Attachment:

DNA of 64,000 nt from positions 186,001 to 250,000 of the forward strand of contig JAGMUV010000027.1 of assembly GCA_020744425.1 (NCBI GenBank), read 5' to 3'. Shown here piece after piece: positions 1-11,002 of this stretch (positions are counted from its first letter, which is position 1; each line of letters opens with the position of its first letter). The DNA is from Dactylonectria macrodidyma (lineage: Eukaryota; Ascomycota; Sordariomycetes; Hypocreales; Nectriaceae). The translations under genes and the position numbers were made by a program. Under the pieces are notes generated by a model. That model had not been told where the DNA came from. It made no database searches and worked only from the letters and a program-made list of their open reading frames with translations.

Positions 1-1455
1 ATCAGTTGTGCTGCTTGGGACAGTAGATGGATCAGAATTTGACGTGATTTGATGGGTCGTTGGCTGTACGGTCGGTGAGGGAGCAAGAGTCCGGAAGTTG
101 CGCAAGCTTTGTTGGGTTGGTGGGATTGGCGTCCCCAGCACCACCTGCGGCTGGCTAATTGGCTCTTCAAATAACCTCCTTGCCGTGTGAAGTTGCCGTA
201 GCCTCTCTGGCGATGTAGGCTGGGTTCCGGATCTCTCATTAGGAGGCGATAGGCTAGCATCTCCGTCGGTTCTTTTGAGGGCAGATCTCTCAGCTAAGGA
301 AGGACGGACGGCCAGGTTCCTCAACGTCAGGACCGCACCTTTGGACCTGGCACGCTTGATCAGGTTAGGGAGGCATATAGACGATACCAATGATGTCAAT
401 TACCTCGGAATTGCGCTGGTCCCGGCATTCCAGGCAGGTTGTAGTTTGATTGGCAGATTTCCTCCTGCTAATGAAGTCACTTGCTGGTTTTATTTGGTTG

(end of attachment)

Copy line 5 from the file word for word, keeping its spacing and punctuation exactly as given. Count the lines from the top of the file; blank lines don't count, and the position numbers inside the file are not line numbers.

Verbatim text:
201 GCCTCTCTGGCGATGTAGGCTGGGTTCCGGATCTCTCATTAGGAGGCGATAGGCTAGCATCTCCGTCGGTTCTTTTGAGGGCAGATCTCTCAGCTAAGGA